IBM Invests $200M in Watson IoT Headquarters

By Darryl K. Taft  |  Posted 2016-10-04 Print this article Print
internet of things

Pund-IT’s King said he believes a notable point about many IoT stories is their emphasis on "things" or the sensors and devices at the endpoint of IoT webs.

“That's an interesting subject, especially as it touches on other popular technologies, including mobility and wireless connectivity,” King said. “But larger IoT stories inevitably return to the data centers where sensor/endpoint data is collected, secured, stored, analyzed and acted upon. IBM's vision wholly encompasses entire IoT networks but the company's fundamental strength is in the underlying data center infrastructures and cognitive technologies, especially Watson. So IDC naming IBM as an IoT leader doesn't really surprise me. In fact, it's difficult to think of another major vendor that's further along the IoT path than IBM.”

Meanwhile, IBM announced that Thomas Jefferson University Hospitals Inc. is working with IBM to launch Watson IoT-powered cognitive hospital rooms. Jefferson University Hospitals includes three facilities with more than 900 acute care beds and part of Jefferson Health in Center City, Philadelphia. The cognitive hospital rooms will feature in-room speakers that are connected to the Watson IoT platform. The speakers will give patients control over various aspects of their hospital stay including communicating with hospital staff as well as operating the lights and window blinds, among other things.

“Being in a hospital can often be a hectic, anxiety-ridden, or even intimidating experience for patients and their loved ones,” said Neil Gomes, vice president for Technology Innovation and Consumer Experience at Thomas Jefferson University and Jefferson Health, in a statement. “If we can minimize that discomfort, even a little, we are doing a lot to increase the well-being and care of our patients. “We are able to invest in new innovations like the Watson IoT-powered speakers to give our patients the ability to interact in natural language to get basic, but important, information about their hospital visit without having to buzz in for a nurse.”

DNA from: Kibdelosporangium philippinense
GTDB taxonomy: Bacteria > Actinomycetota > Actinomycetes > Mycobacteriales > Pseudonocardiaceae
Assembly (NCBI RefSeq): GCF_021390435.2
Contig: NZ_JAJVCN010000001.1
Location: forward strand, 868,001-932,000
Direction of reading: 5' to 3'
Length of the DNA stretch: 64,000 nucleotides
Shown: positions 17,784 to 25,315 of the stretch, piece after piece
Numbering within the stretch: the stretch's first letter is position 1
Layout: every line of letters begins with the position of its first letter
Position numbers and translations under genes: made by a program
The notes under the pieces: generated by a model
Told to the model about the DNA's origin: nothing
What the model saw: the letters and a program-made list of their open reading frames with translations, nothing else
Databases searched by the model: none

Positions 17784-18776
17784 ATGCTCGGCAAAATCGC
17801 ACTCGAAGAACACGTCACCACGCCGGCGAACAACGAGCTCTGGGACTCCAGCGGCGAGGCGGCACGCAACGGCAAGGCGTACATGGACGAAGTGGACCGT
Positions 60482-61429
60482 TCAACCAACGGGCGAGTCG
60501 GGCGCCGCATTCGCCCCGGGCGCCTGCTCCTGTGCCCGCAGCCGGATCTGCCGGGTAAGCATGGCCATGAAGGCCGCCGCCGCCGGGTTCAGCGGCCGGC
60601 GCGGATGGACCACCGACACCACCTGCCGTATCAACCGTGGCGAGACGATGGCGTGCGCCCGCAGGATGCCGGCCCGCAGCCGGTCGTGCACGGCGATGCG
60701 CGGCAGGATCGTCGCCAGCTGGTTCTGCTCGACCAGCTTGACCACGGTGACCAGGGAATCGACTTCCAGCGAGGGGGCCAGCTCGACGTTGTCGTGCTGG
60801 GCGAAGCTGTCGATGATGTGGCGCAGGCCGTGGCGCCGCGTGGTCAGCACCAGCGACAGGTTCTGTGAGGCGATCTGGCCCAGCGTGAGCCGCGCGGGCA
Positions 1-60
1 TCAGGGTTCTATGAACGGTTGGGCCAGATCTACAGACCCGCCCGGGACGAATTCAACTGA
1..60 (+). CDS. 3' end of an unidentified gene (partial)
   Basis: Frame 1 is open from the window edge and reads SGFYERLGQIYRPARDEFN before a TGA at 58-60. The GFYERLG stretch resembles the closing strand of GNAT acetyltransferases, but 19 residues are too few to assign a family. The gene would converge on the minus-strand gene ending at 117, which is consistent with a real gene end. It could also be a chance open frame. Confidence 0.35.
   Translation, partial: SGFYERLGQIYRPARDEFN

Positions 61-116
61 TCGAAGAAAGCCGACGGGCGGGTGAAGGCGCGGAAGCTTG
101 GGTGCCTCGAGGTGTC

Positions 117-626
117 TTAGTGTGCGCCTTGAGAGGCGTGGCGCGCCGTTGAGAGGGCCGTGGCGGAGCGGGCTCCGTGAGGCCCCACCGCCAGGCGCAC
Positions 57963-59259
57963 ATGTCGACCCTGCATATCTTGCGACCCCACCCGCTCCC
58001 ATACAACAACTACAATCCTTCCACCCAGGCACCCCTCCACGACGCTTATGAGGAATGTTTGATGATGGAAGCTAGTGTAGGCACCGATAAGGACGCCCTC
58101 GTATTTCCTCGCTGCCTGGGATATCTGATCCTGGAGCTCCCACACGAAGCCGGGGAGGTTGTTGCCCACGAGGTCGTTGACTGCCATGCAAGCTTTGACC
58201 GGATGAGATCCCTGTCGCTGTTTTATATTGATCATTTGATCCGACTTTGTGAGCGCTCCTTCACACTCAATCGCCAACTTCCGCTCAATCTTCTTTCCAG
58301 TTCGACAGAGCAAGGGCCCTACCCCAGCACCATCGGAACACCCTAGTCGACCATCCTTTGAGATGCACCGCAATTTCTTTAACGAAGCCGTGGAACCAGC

Another customer, Aerialtronics, a Netherlands-based producer of unmanned aircraft systems, announced it is working with IBM to build commercial drones that tap the Watson IoT platform. Equipped with high definition cameras and using the Watson Visual Recognition APIs, the drones are targeted for use in inspection scenarios for various industries and services, such as monitoring traffic, crowd safety, damage assessment, crime solving, aviation inspection and other things.

“Pairing the unlimited perspective of drones with Watson IoT can bring these powerful cognitive capabilities to any location, where it can be used to analyze unexpected traffic patterns resulting from nearby construction or how a train is performing while it’s in transit,” IBM’s Green said in a statement.

Meanwhile, Big Blue also announced that Schaeffler, a German automotive and industrial supplier, has signed a multi-year partnership agreement with IBM to take advantage of IBM’s cognitive expertise as well as its IoT prowess. Schaeffler said it will use IBM’s platforms to analyze vast amounts of data from millions of sensors and devices across its operations to glean insights for better decision making and to maintain performance of their equipment in the field.

“Our goal is to be the world’s leading manufacturer of cognitive solutions which keep the world moving,” said Peter Gutzmer, deputy CEO and CTO of Schaeffler, in a statement. “We are entering an age where parts can monitor and evaluate their own performance and even order their own replacement when necessary. Schaeffler is a world leader in product development and manufacturing, IBM in hybrid cloud and cognitive computing; through this partnership we are ushering the new industrial era.”

Indeed, IBM’s Green noted that we are in an era of unprecedented industrial transformation that is “defined by factories, machines and parts capable of self-assessing, triggering actions and exchanging information with each other, and with the people who manufacture and maintain them,” she said in a statement. “Schaeffler is leading the way and literally redefining approaches for designing, producing and maintaining machines – making them safer and more reliable.”


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